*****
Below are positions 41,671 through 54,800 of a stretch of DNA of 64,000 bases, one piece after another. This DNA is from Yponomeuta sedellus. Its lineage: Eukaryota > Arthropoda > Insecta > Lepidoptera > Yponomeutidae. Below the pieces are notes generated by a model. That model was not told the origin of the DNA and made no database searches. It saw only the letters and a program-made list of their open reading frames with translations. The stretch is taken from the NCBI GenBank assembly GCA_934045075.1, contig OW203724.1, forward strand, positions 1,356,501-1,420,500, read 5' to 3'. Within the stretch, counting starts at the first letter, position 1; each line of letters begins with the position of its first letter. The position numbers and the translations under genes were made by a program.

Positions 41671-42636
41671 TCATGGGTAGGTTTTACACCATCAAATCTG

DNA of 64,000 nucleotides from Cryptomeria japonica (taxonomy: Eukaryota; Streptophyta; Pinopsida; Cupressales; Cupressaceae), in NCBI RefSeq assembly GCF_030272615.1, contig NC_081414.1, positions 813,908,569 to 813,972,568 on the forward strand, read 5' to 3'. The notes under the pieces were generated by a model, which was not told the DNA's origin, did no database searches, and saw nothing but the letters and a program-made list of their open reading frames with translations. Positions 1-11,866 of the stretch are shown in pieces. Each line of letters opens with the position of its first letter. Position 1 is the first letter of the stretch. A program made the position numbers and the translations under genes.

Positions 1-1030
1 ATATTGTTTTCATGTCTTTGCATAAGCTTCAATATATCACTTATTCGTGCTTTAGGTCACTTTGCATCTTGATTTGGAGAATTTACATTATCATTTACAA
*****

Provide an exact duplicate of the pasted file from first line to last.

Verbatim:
Below are positions 41,671 through 54,800 of a stretch of DNA of 64,000 bases, one piece after another. This DNA is from Yponomeuta sedellus. Its lineage: Eukaryota > Arthropoda > Insecta > Lepidoptera > Yponomeutidae. Below the pieces are notes generated by a model. That model was not told the origin of the DNA and made no database searches. It saw only the letters and a program-made list of their open reading frames with translations. The stretch is taken from the NCBI GenBank assembly GCA_934045075.1, contig OW203724.1, forward strand, positions 1,356,501-1,420,500, read 5' to 3'. Within the stretch, counting starts at the first letter, position 1; each line of letters begins with the position of its first letter. The position numbers and the translations under genes were made by a program.

Positions 41671-42636
41671 TCATGGGTAGGTTTTACACCATCAAATCTG

DNA of 64,000 nucleotides from Cryptomeria japonica (taxonomy: Eukaryota; Streptophyta; Pinopsida; Cupressales; Cupressaceae), in NCBI RefSeq assembly GCF_030272615.1, contig NC_081414.1, positions 813,908,569 to 813,972,568 on the forward strand, read 5' to 3'. The notes under the pieces were generated by a model, which was not told the DNA's origin, did no database searches, and saw nothing but the letters and a program-made list of their open reading frames with translations. Positions 1-11,866 of the stretch are shown in pieces. Each line of letters opens with the position of its first letter. Position 1 is the first letter of the stretch. A program made the position numbers and the translations under genes.

Positions 1-1030
1 ATATTGTTTTCATGTCTTTGCATAAGCTTCAATATATCACTTATTCGTGCTTTAGGTCACTTTGCATCTTGATTTGGAGAATTTACATTATCATTTACAA